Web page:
There was a good article today on CNNSI (front page of NBA section – sorry, no link) that brings up a few other interesting points, from the union’s side.

    The one big point from the CNNSI article that I hadn’t read about until today, was the inclusion of owners’ related businesses.  For example, when MLSE is doing their finances for the Toronto Raptors, how much can/should they be able to include for things such as: stadiums, restaurants, etc.. that are not exclusive to the NBA franchise and often operate regardless of the status of the NBA season (ie: restaurants that are open year round).

    I think the big problem with the NBA’s collective bargaining is that there is no consensus on a starting point.  What can/can’t be included in income and expenses for an NBA franchise.  Even if they agreed on that, they’d have to agree on how those accepted incomes/expenses were calculated.  These are 2 absolutely huge hurdles to get over before the negotiating can truly even begin.

    • Tom Liston

      I really appreciate the CNNSI link.  Very informative;
      See here:

      I thought something like what the Union’s lead attorney mentioned may come up: “…the idea franchise values generally increase in the long term regardless of short-term financial problems is an important issue for the union, because it could show the sport is healthy.” (I’m quoting Zach Lowe, not the attorney) This is why I included a section on asset prices.

      To paraphrase Joe Lacob, from the MIT Sloan Conference (my post here:
      Lacob: Its really hard to get these deals done. Have to strike when situation comes up. So hard to value teams. But the opportunity to buy rarely comes up.

      Implying you have to pay up due to scarcity value.  So few teams and they do not come up for sale that often.  Recall Oracle’s CEO Larry Ellison was also in the bidding. 

      I agreed with Bill Simmons,  who was at the same session. 
      Simmons: Three reasons why he thinks teams are purchased: 1) Owning is an investment. 2) Hero complex. White knight. 3) Ego thing. Attention.

      The latter two can affect prices – especially given the scarcity value.

      The article also affirms that the union has received “audited financial statements for the teams and the league”.  Thus, the union could also disclose cash flow from operations from all the teams (this would remove all amortization) or even EBITDA if they felt it would help their cause.

      • mountio

        Good article Tom .. thanks.
        I think these posts touch on the most important issues here.
        Your discussion of EBITDA vs net income is a good one .. but frankly, EBITDA is the most prevelant metric in the industry for a couple of reasons. A) its the most widely used value metric (so for those who value teams based on profitability metrics, they use EBITDA primarily as opposed to net income, EBIT or something else and B) those other metrics are very much dependant on a number of factors that dont really relate to the operations of the business. For example, if a company decides to implement intercompany debt and recrod a bunch of interest expense to reduce their taxes .. thats fine, but shouldnt be used to compare agiainst a company that doesnt do this. So, as long as you are talking apples to apples, EBITDA is the way to go from my perspective.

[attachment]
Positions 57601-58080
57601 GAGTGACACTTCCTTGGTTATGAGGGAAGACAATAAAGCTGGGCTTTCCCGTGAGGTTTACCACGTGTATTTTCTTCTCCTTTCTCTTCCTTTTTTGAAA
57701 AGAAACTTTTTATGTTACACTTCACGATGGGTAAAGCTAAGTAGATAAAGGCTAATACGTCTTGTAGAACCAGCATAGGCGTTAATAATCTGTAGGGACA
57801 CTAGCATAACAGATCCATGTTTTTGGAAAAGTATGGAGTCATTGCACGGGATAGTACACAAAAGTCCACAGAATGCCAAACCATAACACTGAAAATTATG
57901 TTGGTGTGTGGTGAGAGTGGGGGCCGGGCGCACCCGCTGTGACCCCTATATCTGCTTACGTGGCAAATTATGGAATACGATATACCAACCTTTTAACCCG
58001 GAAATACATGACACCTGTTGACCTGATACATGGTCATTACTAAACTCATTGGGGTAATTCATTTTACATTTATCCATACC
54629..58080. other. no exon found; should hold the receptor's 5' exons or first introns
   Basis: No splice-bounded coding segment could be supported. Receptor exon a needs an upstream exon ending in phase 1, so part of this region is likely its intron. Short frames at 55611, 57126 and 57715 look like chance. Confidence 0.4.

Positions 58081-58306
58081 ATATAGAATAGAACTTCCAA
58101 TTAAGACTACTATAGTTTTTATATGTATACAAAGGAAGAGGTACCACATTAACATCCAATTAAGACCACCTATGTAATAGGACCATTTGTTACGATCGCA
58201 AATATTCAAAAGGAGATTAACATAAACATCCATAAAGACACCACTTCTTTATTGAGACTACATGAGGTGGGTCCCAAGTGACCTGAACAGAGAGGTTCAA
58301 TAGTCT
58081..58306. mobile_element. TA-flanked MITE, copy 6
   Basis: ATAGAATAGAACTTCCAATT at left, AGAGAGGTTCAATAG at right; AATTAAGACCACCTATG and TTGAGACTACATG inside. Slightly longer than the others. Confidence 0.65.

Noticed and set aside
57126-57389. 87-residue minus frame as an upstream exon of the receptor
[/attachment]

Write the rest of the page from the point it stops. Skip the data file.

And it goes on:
However, the more important factor is allocations (as calgary refers to). There are many different ways to accont for these. The best illustration is suite revenues. These are typically sold as a package for the year and there are several ways to interpret how they should be allocated between the team (or teams if two share a building) and the general “arena” profitability. This is not simple, and often the teams would account for this one way, the leagues another and Forbes another (forbes is guessing of course as they dont have all the details). Its not a simple issue. If someone pays, say, $50 k for a box at the ACC, how much of that is for the leafs, how much the raps and how much the “arena”? you can divide by number of games, but obiously a leafs game has more value than a crappy concert. The league takes a point of view on this (althought Ive never seen it publicly) as do the teams .. and it varies wildy. The end result can be “teams” that are not very profitable and a hugely profitable “arena”. Making sure you are talking a standardized language on these factors has a much greater effect than the below the EBITDA line items (although both can be impactful)
        Finally, i thik you touch on a good point of asset value tom. if these teams all sold like normal businesses for say 8x ebitda, then ebitda would be a lot more important. But, since teams continue to sell at healthy valuations, regardless of profitability, owners can still make adequate returns even though the majority of those returns come in the forms of increased asset value as opposed to cash flows generated during their ownership.
        Anyways – lots of interesting stuff – thanks for the article. Ill try to tackle the “we dont need owners” point above some time tomorrow, but Im with Tom on that one.  

  • slaw

    Tom, I don’t think it’s a case of people misrepresenting or making up their own facts. Rather, it’s a case of people simply not understanding the concepts and defined terms they are using. It seems to me that from reading some of these articles it is clear that these writers have no idea what these terms of art mean, why they are used, and why they matter/don’t matter.